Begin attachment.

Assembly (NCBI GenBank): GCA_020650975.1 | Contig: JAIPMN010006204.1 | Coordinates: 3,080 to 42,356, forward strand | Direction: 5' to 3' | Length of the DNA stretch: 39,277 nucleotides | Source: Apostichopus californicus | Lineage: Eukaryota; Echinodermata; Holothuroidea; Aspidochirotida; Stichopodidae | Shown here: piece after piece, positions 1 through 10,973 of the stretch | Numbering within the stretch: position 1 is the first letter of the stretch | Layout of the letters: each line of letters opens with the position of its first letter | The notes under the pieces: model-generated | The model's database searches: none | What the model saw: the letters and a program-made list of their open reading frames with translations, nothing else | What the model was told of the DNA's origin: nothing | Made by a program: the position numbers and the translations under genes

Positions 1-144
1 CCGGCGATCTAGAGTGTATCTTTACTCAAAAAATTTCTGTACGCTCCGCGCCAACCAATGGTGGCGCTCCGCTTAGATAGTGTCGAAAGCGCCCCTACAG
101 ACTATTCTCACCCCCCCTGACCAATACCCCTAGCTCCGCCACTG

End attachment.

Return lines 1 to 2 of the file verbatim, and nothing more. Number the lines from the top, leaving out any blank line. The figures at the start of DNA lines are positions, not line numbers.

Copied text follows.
Assembly (NCBI GenBank): GCA_020650975.1 | Contig: JAIPMN010006204.1 | Coordinates: 3,080 to 42,356, forward strand | Direction: 5' to 3' | Length of the DNA stretch: 39,277 nucleotides | Source: Apostichopus californicus | Lineage: Eukaryota; Echinodermata; Holothuroidea; Aspidochirotida; Stichopodidae | Shown here: piece after piece, positions 1 through 10,973 of the stretch | Numbering within the stretch: position 1 is the first letter of the stretch | Layout of the letters: each line of letters opens with the position of its first letter | The notes under the pieces: model-generated | The model's database searches: none | What the model saw: the letters and a program-made list of their open reading frames with translations, nothing else | What the model was told of the DNA's origin: nothing | Made by a program: the position numbers and the translations under genes

Positions 1-144